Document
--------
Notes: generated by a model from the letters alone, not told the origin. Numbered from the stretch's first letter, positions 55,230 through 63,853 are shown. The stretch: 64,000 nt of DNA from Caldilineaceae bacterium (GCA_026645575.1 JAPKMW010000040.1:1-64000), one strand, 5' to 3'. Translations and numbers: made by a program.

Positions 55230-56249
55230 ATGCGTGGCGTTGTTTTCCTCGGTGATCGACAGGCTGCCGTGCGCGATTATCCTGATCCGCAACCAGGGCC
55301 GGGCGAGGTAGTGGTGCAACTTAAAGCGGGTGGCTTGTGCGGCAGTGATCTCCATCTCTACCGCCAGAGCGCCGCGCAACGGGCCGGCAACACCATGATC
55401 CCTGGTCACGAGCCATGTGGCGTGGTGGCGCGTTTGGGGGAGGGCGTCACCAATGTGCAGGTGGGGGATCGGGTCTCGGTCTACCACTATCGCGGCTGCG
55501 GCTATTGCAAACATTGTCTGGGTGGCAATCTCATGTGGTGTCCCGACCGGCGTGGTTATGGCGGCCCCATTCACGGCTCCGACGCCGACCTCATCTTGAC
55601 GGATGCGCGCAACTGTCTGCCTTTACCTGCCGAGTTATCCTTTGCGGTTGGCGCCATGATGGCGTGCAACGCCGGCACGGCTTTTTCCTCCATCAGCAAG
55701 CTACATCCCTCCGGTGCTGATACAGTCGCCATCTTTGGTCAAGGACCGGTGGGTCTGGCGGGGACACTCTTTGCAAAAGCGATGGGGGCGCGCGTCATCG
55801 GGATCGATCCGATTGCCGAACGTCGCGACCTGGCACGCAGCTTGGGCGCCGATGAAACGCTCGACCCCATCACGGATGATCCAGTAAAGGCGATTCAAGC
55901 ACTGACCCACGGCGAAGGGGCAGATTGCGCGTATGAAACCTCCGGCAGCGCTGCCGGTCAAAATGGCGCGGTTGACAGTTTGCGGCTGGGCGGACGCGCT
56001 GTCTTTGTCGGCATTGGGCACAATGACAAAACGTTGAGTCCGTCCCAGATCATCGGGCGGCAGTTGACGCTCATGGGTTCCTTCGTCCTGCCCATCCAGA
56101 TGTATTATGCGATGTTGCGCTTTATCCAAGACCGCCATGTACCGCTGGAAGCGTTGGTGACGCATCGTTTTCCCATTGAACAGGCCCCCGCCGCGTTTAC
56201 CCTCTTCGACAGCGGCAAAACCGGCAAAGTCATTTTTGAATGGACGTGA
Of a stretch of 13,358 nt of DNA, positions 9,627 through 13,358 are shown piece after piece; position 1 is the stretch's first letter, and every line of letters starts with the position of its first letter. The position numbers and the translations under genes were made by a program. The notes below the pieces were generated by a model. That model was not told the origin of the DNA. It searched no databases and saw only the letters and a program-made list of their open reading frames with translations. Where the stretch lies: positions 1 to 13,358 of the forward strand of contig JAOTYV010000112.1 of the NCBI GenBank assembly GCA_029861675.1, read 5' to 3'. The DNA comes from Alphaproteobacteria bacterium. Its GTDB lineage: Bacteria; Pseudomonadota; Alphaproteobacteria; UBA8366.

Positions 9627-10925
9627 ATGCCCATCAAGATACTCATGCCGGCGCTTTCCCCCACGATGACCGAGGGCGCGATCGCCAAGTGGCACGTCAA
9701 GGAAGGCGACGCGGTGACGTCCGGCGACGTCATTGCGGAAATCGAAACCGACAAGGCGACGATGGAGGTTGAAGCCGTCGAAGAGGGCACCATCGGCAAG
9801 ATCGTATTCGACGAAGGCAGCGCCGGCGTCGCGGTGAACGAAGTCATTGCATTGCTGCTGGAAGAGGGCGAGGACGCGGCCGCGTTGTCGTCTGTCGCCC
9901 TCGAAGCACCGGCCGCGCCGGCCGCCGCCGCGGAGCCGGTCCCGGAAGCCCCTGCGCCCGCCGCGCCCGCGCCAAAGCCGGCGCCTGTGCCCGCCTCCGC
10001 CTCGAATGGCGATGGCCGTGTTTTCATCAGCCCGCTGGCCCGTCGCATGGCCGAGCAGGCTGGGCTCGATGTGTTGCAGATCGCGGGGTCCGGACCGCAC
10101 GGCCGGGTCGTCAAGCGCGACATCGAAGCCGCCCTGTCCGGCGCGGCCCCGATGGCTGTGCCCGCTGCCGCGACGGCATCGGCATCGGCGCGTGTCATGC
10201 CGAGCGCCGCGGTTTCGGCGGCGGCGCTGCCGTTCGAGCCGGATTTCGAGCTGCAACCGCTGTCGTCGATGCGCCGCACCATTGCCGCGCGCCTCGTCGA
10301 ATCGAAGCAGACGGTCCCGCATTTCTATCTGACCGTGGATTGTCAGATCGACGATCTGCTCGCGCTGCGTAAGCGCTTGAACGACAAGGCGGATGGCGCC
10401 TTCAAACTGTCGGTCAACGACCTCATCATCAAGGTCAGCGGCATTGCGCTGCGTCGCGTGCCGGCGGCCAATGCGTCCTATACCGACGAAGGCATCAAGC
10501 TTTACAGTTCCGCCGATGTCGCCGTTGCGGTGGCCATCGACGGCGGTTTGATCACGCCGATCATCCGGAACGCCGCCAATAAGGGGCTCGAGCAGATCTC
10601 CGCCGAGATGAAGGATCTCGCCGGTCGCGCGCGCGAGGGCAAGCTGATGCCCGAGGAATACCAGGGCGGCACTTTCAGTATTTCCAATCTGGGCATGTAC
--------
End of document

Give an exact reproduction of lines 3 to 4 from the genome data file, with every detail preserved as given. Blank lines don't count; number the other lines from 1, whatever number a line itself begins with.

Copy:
55230 ATGCGTGGCGTTGTTTTCCTCGGTGATCGACAGGCTGCCGTGCGCGATTATCCTGATCCGCAACCAGGGCC
55301 GGGCGAGGTAGTGGTGCAACTTAAAGCGGGTGGCTTGTGCGGCAGTGATCTCCATCTCTACCGCCAGAGCGCCGCGCAACGGGCCGGCAACACCATGATC